Trump melts down on Truth Social after Georgia DA says she may subpoena him in criminal probe

Fulton County DA Fani Willis blanketed Trumpworld with subpoenas this week in growing investigation

Published July 8, 2022 1:31PM (EDT)

Former President Donald Trump (Sean Rayford/Getty Images)
Former President Donald Trump (Sean Rayford/Getty Images)

This article originally appeared on AlterNet.

Former President Donald Trump published two posts on his Twitter-knockoff app Truth Social on Thursday indicating that he is extremely agitated about the criminal investigation into his infamous post-2020 election scheme to strongarm Georgia's Republican Secretary of State Brad Raffensperger to "find" nonexistent votes.

Trump called Raffensperger twice after victory was declared for President Joe Biden and strongly urged Raffensperger to, somehow, scrounge up 11,780 ballots – one more than the margin of Trump's upset loss to Biden – so that he could be awarded the Peach State's 16 Electoral College votes. It was one of, if not the most, glaring example of Trump's efforts to manipulate the results of the presidential contest.

Last month, Fulton County District Attorney Fani Willis convened a grand jury to determine whether Trump had engaged in "the solicitation of election fraud, making of false statements to state and local governmental bodies, conspiracy, racketeering, and violation of oath of office," all of which are felonies that carry severe penalties.

On Tuesday, subpoenas were served to seven Trump World confederates: Senator Lindsey Graham, R-S.C., who also phoned Raffensperger on behalf of the brooding soon-to-be-ex-commander in chief; Trump's television attorney Rudy Giuliani and his associate Jenna Ellis; coup architect John Eastman (who was behind the coordinated campaign to send fraudulent slates of electors to Washington from multiple swing states that Trump lost); as well as three lesser-known lawyers – Jacki Pick Deason, Kenneth Chesebro, and Cleta Mitchell – the latter of whom was present for Trump's clandestine chat with Raffensperger.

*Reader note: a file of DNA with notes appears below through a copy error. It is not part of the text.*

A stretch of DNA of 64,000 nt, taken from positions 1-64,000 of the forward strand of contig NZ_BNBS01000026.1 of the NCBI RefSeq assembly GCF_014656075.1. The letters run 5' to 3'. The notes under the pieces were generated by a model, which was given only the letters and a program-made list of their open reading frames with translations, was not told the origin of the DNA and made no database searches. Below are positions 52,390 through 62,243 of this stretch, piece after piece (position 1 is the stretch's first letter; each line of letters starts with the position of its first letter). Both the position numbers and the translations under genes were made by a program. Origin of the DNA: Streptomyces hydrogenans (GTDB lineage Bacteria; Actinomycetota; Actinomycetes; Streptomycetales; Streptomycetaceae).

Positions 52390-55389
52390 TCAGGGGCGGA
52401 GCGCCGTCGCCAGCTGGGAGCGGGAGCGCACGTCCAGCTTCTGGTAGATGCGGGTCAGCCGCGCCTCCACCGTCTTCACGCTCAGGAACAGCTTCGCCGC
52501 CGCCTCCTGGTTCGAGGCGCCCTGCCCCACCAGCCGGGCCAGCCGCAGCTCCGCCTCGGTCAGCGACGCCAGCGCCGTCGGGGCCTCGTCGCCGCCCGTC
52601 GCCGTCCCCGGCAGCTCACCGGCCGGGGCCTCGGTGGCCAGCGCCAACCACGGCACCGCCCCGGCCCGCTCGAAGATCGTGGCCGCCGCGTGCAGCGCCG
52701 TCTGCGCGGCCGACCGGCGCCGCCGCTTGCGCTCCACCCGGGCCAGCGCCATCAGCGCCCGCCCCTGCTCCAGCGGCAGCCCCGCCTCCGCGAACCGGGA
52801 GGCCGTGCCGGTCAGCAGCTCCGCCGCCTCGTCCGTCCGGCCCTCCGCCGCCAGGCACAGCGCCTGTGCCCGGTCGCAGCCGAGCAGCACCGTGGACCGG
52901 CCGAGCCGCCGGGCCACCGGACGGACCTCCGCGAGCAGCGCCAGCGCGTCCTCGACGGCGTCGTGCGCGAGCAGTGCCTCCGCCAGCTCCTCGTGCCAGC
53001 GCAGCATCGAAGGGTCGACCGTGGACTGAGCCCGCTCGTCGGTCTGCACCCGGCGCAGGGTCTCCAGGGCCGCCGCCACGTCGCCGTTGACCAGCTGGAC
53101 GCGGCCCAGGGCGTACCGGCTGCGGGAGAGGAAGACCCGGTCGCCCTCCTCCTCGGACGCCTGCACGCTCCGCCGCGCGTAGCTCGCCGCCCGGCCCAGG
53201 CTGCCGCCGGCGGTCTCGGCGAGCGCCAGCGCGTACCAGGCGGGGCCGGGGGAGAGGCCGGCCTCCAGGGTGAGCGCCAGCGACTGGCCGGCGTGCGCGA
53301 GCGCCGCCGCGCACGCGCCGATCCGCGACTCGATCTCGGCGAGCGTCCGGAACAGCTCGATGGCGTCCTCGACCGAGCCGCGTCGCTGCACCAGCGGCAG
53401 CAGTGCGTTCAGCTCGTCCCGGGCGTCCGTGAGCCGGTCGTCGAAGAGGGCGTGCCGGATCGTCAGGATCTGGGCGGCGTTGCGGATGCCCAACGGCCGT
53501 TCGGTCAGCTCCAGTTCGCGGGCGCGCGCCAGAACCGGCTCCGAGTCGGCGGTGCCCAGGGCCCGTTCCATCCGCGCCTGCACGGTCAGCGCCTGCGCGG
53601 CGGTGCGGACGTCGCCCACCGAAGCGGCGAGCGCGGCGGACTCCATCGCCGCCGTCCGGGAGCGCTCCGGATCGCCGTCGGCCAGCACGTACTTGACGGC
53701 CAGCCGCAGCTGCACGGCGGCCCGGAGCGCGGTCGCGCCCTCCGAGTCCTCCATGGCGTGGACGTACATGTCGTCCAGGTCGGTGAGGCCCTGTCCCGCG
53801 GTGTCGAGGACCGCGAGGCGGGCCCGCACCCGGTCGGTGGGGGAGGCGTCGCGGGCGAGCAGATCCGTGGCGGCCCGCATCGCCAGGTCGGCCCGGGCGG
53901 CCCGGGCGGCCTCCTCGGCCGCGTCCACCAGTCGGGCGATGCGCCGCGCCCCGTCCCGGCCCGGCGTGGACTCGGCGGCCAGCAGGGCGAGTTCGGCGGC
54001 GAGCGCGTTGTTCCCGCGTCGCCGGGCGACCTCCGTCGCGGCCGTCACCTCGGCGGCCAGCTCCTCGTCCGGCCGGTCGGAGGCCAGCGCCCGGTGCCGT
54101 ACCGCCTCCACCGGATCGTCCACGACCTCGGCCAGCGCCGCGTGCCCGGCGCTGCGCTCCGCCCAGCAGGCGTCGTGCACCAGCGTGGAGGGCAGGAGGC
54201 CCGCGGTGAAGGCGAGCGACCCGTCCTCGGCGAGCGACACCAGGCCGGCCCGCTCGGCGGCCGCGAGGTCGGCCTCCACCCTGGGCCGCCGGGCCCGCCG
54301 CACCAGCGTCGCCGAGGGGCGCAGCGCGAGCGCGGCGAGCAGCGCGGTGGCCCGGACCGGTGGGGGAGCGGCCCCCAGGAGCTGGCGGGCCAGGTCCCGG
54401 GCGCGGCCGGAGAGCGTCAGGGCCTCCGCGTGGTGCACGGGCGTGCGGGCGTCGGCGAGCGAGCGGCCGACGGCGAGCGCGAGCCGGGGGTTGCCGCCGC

"During the telephone call, the witness and others made allegations of widespread voter fraud in the November 2020 election in Georgia and pressured Secretary Raffensperger to take action in his official capacity to investigate unfounded claims of fraud," Mitchell's subpoena says.

On Wednesday, Willis indicated that subpoenaing Trump himself is a real possibility and that more of his allies are in her sights.

"Anything's possible," Willis told NBC News while stressing that nothing is being rushed or overlooked. "We'll just have to see where the investigation leads us. I think that people thought that we came into this as some kind of game. This is not a game at all. What I am doing is very serious. It's very important work. And we're going to do our due diligence and making sure that we look at all aspects of the case."

These developments are having a noticeably negative impact on Trump's psyche.

On Thursday morning, Trump defended his exhortative conversations with Raffensperger and repeated his Big Lie that the election was a hoax.

"BOTH of my phone calls to Georgia were PERFECT. I had an absolute right to make them &, in fact, the story on the one call was given a retraction, or apology, by the Washington Post because they were given terribly false information about it, & when they heard the actual call, they realized that their story was wrong. Thank you to the W.P. I, as does anyone else (just look at the Democrats!), have the absolute right to challenge the results of an Election," Trump wrote on Truth Social. "This one, CORRUPT, RIGGED, & STOLEN!"

The Washington Post article mentioned by Trump was not what he is making it out to be.

On March 16, 2021, the paper corrected a couple of misquotes that it had printed. It did not, as Trump claimed, promulgate "terribly false information" or perpetuate misleading data about the 2020 election.

Correspondent Erik Wemple noted that "in a time of much-overblown chatter about election irregularities, this call between the president of the United States and a state-level investigator was the real irregularity." What mattered, Wemple continued, was that "the call happened; it was an abuse of presidential authority; and it failed to corrupt the investigators working under Raffensperger. But Trump wasn't quite the plain-spoken rogue depicted in The Post's story."

Nevertheless, an hour after his first Thursday rant, Trump baselessly accused unspecified "others" of screwing him out of a second term.

"I did NOTHING wrong in Georgia, but others did," Trump seethed. "They CHEATED in the 2020 Presidential Election, and those are the ones that should be investigated (and prosecuted)! Letter to follow."

Meanwhile, the fallout from Trump going down to Georgia looking for 11,780 votes to steal is compounded by the House Select Committee to Investigate the January 6th Attack on the United States Capitol, whose seventh public hearing is scheduled for next Tuesday at 10:00 a.m.

Its theme, according to the bipartisan panel's announcement on Wednesday, will be the suspected coordination between Team Trump and white nationalist groups such as the Proud Boys and Oath Keepers in the leadup to the violent insurrection.

By Brandon Gage

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